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Featured article in Cap Cana The Magazine

Roberto Garcia enjoys his exercise. He arrives at the Punta Espada Golf Course very early in the morning and has a run before getting into his golf cart and driving around the course to make sure everything is in order. Then he goes home, has some breakfast , showers and goes back. This is the usual start of the day for this Mexican agronomist, who arrived in Cap Cana in 2006. Since then he has not stopped working as a fervent sentinel of one of the most prestigious golf course in the Dominican Republic and the Caribbean.

Roberto was born in the city of Chihuahua, the capital of the eponymous state in northern Mexico, near the border with the United States. His grandfather owned cattle ranches and apple orchards, so his love for agronomy started at a very young age. For family reasons his grandfather had to sell the business and took up golf  instead. So this was how Roberto was introduced to this exciting new world, to which he has dedicated 24 years of his professional career.

In conversation with Cap Cana The Magazine, he acknowledges the excellent work carried out by his team (35 including himself) in maintaining Punta Espada. “Some arc mechanics, others work on irrigatíon. trimming grass. . . it’s a large group compared to the average one usually sees on other golf courses, but Punta Espada is well known for its attention to detail.  It’s a pleasure to see what we have achieved.” he tells us in an exclusive interview.

What brought you to Cap Cana? Where did you use to work?

I worked at Troon Golf in Arizona in the United States. It’s the largest golf operating company in the world. They had the contract for operating Punta Espada and picked me to come over. I worked for the

company for just over three years. until it withdrew. At the time, the directors of Cap Cana asked me to stay on as an advisor, on an independent basis. So now I live here with my wife and children.

What do you like most about golf?

I like golf but I don’t play. I’m passionate about my work on the course: I go to all the tournaments… I like the sport itself: I consider it a challenge for the player; it requires enormous concentration.

What does your work on the golf course entail?

l look at the course through an agronomist eyes: the grass must be healthy, for example: I oversee all of the processes to ensure that players enjoy the best possible conditions. Ours is a world-class course.

What is it like to maintain a first class golf course like Punta Espada, in which the ocean is a key element?

0ur proximity to the ocean presents major challenges in terms of dealing with the salt. During the windiest season, from December until late March. we have higher levels of salinity. Our grass is very resistant to this element. The level of quality we offer here requires resources, machinery and chemicals. The Punta Espada management makes every effort to ensure these excellent conditions are maintained.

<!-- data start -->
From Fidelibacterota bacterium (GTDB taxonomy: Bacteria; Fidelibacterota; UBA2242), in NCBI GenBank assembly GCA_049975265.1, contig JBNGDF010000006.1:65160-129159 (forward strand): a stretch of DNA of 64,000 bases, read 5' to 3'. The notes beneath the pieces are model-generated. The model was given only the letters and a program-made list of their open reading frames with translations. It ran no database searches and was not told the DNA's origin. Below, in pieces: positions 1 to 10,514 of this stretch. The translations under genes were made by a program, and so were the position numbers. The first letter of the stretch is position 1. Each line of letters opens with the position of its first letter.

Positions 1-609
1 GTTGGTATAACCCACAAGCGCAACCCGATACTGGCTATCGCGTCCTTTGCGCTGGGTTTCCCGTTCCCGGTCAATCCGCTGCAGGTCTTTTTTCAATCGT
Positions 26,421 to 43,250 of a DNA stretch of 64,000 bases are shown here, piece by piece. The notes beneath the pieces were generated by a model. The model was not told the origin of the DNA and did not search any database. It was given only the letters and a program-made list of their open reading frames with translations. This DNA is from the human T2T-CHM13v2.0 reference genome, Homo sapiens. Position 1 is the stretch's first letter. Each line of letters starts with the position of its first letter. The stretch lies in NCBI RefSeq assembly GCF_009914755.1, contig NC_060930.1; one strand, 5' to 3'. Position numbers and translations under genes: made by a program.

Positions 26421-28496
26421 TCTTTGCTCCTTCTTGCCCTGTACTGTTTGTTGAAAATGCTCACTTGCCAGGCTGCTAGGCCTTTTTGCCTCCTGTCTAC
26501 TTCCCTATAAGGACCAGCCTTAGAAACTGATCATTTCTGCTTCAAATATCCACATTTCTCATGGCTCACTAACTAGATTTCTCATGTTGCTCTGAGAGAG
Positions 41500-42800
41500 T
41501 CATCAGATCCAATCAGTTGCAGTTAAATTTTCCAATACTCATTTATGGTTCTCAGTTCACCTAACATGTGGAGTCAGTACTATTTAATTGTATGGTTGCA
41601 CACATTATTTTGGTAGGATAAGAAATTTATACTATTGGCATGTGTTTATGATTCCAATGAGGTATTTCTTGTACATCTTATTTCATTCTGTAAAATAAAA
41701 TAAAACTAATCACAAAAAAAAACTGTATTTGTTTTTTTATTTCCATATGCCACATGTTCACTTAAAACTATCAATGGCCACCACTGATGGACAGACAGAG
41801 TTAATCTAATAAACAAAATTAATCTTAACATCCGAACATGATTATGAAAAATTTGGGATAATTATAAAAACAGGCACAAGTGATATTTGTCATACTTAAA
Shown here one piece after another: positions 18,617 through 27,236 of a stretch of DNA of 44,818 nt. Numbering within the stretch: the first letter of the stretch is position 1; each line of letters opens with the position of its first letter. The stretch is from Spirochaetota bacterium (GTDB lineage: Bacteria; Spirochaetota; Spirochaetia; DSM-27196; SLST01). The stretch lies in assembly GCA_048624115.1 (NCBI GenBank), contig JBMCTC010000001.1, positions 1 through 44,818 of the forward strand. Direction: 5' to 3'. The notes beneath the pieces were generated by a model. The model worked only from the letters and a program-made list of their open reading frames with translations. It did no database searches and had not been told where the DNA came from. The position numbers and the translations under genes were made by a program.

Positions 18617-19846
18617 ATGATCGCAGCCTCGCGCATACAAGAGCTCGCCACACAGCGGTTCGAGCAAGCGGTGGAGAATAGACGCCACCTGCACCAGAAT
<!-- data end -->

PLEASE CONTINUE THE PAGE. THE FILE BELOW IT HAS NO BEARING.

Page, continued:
Did you already have experience of maintaining similar courses?

I worked at the Punta Mita Golf Club, at the Punta Mita Four Seasons Resort – also designed by Jack Nicklaus— at the Nayarit Riviera in Mexico. That course also makes the most of its oceanfront location; however, we didn’t have as many issues with salt and it was easier to manage. I’ve been privileged

to work in golf courses in such exceptional settings.

Is the whole course watered in the same way?

Every area is watered every two or three days. We recently introduced a treatment that processes Cap Cana’s  wastewater.  The treated water goes to those lakes that we have over there and we pump the water from there. The course needs plenty of water because of the salt, so we use between 1,500 and 2,000 cubic meters of water per day.

What sort of maintenance do the lakes need?

Two of the lakes -in the 2nd and 4th holes- are artificial but are connected to the ocean. The tide comes in at night and this helps to keep them clean. There is a natural lake at the 10th hole, where the water rises and falls with the tide. The secret is oxygenation; the deeper they are the less oxygenation is needed. If the lake is very shallow, algae will bloom and the water will start smelling bad.

If the Punta Espada course were not by the ocean. would you still feel the same passion?

Good question! This definitely owes much of its magic to the ocean. There are some beautiful golf courses in this region but they don’t have the same beauty that the ocean provides. Nicklaus is a superb golf course designer and the scenery here gave him a huge advantage. It’s a luxury to have this sort of setting for a golf course.